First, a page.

- BBC News World
The relatives of two Mexican biologists trapped in Tonga experience hours of anguish as they are unaware of their situation after Saturday’s tsunami.
Lesli Elisa Nava Flores and David Olaf Santillán González are among the tens of thousands of people trapped in the Pacific island nation who was left incommunicado after the massive eruption of a volcano and subsequent tsunami.
“On Saturday the British embassy in Tonga lent my sister a satellite phone to be able to communicate with my mother,” Amelia Nava, sister of Lesli Elisa, told BBC Mundo.
“My mom said that it was a very very short call. He told him that they were fine, that they were sheltered in a safe area, but that they were incommunicado and asked us to please support them so that they could leave the island,” he adds.
Lesli Elisa and David Olaf have lived in Nukuʻalofa, the capital and main island of Tonga, for two years.
After the eruption of the submarine volcano and subsequent tsunami, electricity, internet and telephone communications were suspended and the magnitude of the damage is unknown.
Amelia Nava affirms that he has communicated with his sister for the last time on Friday afternoon.
“She told me that they had been warned that there would probably be a tsunami, not to go near the beaches. They went for food and supplies,” he tells BBC Mundo.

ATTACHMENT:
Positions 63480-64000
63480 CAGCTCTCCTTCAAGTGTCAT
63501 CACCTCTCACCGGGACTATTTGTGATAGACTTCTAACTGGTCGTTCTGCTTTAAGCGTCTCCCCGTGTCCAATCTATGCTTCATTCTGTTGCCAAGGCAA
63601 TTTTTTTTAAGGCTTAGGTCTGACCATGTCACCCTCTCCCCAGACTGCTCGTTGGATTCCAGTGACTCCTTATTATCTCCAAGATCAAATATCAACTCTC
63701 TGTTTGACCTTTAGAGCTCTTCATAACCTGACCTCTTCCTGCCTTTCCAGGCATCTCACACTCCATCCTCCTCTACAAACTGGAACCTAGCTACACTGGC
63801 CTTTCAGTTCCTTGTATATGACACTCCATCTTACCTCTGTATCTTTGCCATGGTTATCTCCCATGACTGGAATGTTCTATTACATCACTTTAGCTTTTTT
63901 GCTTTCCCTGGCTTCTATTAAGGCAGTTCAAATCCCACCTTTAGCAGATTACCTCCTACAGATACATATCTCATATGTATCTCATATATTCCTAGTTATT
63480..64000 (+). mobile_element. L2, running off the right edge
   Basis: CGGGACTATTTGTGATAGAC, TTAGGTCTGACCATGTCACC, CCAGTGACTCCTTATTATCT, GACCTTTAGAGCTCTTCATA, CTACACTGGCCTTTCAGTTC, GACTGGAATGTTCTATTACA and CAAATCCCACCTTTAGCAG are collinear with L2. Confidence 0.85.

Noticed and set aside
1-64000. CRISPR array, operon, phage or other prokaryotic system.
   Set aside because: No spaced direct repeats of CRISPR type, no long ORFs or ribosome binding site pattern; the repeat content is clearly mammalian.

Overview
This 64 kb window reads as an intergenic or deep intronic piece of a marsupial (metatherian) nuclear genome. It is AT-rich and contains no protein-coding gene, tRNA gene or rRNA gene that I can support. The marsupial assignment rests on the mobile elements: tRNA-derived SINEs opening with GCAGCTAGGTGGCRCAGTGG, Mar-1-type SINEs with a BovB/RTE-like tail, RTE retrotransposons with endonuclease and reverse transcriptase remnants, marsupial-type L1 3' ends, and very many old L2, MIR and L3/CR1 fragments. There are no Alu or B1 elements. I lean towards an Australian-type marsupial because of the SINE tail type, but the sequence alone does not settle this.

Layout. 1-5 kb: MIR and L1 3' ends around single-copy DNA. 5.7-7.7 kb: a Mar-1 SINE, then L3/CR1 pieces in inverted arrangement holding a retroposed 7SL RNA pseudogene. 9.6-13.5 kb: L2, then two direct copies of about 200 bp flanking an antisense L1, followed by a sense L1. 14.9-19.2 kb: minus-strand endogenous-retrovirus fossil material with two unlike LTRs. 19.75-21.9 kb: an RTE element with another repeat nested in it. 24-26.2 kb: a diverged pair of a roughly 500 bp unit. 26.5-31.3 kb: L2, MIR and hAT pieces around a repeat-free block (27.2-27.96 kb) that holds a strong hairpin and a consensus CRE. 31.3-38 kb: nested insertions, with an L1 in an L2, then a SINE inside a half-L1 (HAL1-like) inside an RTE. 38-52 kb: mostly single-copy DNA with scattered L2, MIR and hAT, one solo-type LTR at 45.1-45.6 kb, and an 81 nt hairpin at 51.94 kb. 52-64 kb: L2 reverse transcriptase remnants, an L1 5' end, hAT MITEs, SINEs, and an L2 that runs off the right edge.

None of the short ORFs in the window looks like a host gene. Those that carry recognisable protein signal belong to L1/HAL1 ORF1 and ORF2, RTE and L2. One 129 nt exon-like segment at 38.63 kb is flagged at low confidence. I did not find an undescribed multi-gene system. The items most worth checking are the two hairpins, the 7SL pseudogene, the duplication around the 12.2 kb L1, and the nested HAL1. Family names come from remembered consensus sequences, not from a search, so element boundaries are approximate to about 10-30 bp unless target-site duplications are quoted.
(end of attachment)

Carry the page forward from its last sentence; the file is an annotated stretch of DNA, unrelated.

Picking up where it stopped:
“After that I no longer spoke to my sister, but David wrote to his brother-in-law saying that it was raining volcanic stones near where they were, that they were possibly going to be cut off, but that they were fine.”
Amelia says that her sister and David took refuge in a hotel near the airport, in an area far from the area that was inundated by the tsunami.
“It is seen that the tsunami occurred on one of the shores of the island where everything was flooded. They were at the airport, which is a little further from that area,” he says.
Indeed, the New Zealand High Commission in Tonga posted on Facebook that there are reports of “significant damage to resorts and the coastal area of North Nuku’alofa.”
Your work in Tonga
The biologists who graduated from the National Autonomous University of Mexico (UNAM) have been living in Tonga for two years working on the maintenance of fish and coral reefs.
“In fact, their employment contract was for one year, but as a result of the pandemic they had to stay there because due to covid they closed the airport in Tonga and they could no longer leave,” says Amelia Nava.
Even before the tsunami, due to the pandemic, the Tonga airport only carried a very restricted number of flights.
And Lesli and David had to stay on the island last year due to these restrictions.
Help to repatriate them
The relatives of the biologists are requesting the support of the Foreign Minister of Mexico, Marcelo Ebrard, and Alejandro Ramos Cardoso, deputy chief of mission of the Mexican embassy in New Zealand to help repatriate them.
It is believed that up to 80,000 people may have been affected by the eventthe International Federation of Red Cross and Red Crescent Societies (IFRC) told the BBC.
Jacinda Ardern, New Zealand’s prime minister, said the tsunami caused “significant damage”, sweeping boats ashore and hitting shops along the shore.
In particular, there is much concern about the situation in Tonga’s more remote outer islands.
Now you can receive notifications from BBC World. Download the new version of our app and activate it so you don’t miss out on our best content.
Eddie is an Australian news reporter with over 9 years in the industry and has published on Forbes and tech crunch.